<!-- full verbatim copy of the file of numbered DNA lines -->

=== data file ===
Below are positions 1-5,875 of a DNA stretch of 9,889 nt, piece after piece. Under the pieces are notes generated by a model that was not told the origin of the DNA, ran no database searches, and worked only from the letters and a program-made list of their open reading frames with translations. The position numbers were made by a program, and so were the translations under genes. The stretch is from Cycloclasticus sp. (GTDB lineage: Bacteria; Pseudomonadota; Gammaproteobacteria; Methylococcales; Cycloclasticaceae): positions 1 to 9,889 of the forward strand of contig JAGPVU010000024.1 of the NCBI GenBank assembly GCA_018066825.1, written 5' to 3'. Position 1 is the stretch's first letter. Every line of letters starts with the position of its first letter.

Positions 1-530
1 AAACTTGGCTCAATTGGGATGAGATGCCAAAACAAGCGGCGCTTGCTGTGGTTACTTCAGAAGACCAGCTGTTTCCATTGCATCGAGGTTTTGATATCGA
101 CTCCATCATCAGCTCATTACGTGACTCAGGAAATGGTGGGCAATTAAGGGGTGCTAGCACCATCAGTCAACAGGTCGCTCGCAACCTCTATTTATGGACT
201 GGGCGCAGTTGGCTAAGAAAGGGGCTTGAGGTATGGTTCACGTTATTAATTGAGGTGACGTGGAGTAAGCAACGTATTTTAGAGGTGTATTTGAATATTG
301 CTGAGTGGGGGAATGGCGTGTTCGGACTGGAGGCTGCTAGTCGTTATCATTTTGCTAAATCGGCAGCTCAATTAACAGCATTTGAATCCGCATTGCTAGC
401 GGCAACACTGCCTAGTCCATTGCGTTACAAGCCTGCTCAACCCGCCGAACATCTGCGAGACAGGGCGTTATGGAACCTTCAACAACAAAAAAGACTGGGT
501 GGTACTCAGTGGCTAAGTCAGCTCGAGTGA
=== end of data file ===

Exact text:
Below are positions 1-5,875 of a DNA stretch of 9,889 nt, piece after piece. Under the pieces are notes generated by a model that was not told the origin of the DNA, ran no database searches, and worked only from the letters and a program-made list of their open reading frames with translations. The position numbers were made by a program, and so were the translations under genes. The stretch is from Cycloclasticus sp. (GTDB lineage: Bacteria; Pseudomonadota; Gammaproteobacteria; Methylococcales; Cycloclasticaceae): positions 1 to 9,889 of the forward strand of contig JAGPVU010000024.1 of the NCBI GenBank assembly GCA_018066825.1, written 5' to 3'. Position 1 is the stretch's first letter. Every line of letters starts with the position of its first letter.

Positions 1-530
1 AAACTTGGCTCAATTGGGATGAGATGCCAAAACAAGCGGCGCTTGCTGTGGTTACTTCAGAAGACCAGCTGTTTCCATTGCATCGAGGTTTTGATATCGA
101 CTCCATCATCAGCTCATTACGTGACTCAGGAAATGGTGGGCAATTAAGGGGTGCTAGCACCATCAGTCAACAGGTCGCTCGCAACCTCTATTTATGGACT
201 GGGCGCAGTTGGCTAAGAAAGGGGCTTGAGGTATGGTTCACGTTATTAATTGAGGTGACGTGGAGTAAGCAACGTATTTTAGAGGTGTATTTGAATATTG
301 CTGAGTGGGGGAATGGCGTGTTCGGACTGGAGGCTGCTAGTCGTTATCATTTTGCTAAATCGGCAGCTCAATTAACAGCATTTGAATCCGCATTGCTAGC
401 GGCAACACTGCCTAGTCCATTGCGTTACAAGCCTGCTCAACCCGCCGAACATCTGCGAGACAGGGCGTTATGGAACCTTCAACAACAAAAAAGACTGGGT
501 GGTACTCAGTGGCTAAGTCAGCTCGAGTGA